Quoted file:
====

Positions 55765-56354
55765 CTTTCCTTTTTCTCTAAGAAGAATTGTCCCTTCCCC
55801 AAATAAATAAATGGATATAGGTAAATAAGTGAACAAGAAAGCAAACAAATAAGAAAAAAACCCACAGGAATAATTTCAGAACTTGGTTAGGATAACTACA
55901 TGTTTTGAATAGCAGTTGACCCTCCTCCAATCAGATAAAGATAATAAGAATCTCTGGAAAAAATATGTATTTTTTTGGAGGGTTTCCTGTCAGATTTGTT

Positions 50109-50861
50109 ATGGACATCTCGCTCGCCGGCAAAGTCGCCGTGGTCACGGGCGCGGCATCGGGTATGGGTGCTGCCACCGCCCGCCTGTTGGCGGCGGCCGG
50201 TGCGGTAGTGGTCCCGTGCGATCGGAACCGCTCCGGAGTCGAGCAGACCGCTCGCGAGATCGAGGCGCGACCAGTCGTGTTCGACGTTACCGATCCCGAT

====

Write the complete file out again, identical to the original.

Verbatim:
Positions 55765-56354
55765 CTTTCCTTTTTCTCTAAGAAGAATTGTCCCTTCCCC
55801 AAATAAATAAATGGATATAGGTAAATAAGTGAACAAGAAAGCAAACAAATAAGAAAAAAACCCACAGGAATAATTTCAGAACTTGGTTAGGATAACTACA
55901 TGTTTTGAATAGCAGTTGACCCTCCTCCAATCAGATAAAGATAATAAGAATCTCTGGAAAAAATATGTATTTTTTTGGAGGGTTTCCTGTCAGATTTGTT

Positions 50109-50861
50109 ATGGACATCTCGCTCGCCGGCAAAGTCGCCGTGGTCACGGGCGCGGCATCGGGTATGGGTGCTGCCACCGCCCGCCTGTTGGCGGCGGCCGG
50201 TGCGGTAGTGGTCCCGTGCGATCGGAACCGCTCCGGAGTCGAGCAGACCGCTCGCGAGATCGAGGCGCGACCAGTCGTGTTCGACGTTACCGATCCCGAT